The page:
Colorado Springs growth in the 1950s through the early 70s pushed east of Union Blvd. The Audubon neighborhood is increasingly popular these days with charming brick ranchers (ramblers), split levels on large lots (up to 12,000 square feet) and the local novelty of hardwood trees. It takes a good forty years for a tree to mature and fill out in Colorado Springs, and this area has had that chance. The character of the trees has become its own attraction. Further east, the first Parade of Homes included Villa Loma and Village Seven, suburban neighborhoods characterized by winding roads and a variety of lot sizes. You will generally get a lot of square footage and a decently short drive-time for the money in this area. Zip codes include 80909 and 80917.
Colorado Springs Country Club has a devoted membership. Nearby is a jewel among Colorado Springs’ parks, Palmer Park. This signature park was a gift from city founder General William Jackson Palmer to the citizens of Colorado Springs, a bequest of his own chunk of pristine forested land that was a later catalyst for our tremendous open space system. With 25 miles of hiking and 740 acres Palmer Park offers urbanites wilderness-like access within minutes. The combination of these two large amenities is drawing new investment to the affordable high quality of life that is merely 12 minutes from downtown and I-25.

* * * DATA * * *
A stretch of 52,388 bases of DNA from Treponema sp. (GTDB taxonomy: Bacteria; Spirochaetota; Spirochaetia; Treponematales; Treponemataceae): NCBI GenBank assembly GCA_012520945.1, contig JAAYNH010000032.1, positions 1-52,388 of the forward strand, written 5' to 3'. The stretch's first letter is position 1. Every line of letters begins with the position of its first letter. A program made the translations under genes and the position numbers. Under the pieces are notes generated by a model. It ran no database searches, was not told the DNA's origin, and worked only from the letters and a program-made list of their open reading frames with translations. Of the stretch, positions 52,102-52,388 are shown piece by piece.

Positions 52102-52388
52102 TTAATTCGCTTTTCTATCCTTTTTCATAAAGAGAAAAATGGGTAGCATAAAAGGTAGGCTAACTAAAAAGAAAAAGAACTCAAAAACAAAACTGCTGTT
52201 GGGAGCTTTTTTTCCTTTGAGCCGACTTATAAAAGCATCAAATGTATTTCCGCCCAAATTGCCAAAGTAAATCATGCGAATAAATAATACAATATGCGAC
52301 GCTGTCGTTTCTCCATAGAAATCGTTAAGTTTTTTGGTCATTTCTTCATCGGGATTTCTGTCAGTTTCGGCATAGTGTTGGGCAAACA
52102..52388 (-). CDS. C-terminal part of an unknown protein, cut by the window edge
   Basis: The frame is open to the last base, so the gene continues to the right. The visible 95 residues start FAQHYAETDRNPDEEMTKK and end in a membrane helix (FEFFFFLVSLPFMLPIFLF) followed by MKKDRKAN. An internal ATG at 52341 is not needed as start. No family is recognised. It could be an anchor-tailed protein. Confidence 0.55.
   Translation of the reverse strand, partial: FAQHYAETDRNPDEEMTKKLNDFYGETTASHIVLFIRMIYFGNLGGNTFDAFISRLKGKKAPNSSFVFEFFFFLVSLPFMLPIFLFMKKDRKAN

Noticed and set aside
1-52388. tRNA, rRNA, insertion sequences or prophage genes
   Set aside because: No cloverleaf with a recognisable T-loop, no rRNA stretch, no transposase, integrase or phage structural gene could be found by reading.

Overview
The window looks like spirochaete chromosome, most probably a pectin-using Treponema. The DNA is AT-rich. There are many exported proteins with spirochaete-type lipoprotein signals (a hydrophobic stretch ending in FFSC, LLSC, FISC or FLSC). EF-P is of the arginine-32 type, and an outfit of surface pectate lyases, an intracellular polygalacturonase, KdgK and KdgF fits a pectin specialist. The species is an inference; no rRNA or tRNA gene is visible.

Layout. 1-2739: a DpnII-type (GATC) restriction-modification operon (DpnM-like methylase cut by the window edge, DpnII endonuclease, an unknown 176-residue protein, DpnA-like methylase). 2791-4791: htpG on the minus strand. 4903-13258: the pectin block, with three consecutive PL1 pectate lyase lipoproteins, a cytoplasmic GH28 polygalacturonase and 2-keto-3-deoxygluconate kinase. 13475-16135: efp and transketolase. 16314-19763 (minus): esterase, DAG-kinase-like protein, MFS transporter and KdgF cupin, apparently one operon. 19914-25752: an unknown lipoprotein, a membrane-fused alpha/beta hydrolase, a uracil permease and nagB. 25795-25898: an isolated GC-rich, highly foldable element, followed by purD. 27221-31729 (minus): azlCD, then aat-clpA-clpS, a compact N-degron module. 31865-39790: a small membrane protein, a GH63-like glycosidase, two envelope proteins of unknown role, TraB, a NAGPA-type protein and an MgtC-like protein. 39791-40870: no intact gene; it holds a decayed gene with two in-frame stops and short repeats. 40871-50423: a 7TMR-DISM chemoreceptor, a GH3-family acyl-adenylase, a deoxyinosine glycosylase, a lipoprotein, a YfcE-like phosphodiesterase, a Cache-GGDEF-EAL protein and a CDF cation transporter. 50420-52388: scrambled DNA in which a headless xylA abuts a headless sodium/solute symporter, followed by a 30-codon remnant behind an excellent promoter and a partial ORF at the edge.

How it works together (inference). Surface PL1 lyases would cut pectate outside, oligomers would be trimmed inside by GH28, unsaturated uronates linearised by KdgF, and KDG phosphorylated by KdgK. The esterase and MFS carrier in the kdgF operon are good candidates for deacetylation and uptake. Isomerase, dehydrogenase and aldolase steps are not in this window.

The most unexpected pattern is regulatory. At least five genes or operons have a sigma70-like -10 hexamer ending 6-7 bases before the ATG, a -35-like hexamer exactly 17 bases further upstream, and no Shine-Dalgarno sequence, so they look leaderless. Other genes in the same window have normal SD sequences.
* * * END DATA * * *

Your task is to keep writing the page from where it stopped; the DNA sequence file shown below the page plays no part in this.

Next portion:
Schools are School District 11 and there is a wide variety of retail available along Academy Blvd. The Powers corridor and Downtown are minutes away.
As an on-going service, we can provide almost-instant information on over 8-dozen neighborhoods in the Pikes Peak Region. The neighborhoods we track annually in our Where to Buy Product for East includes: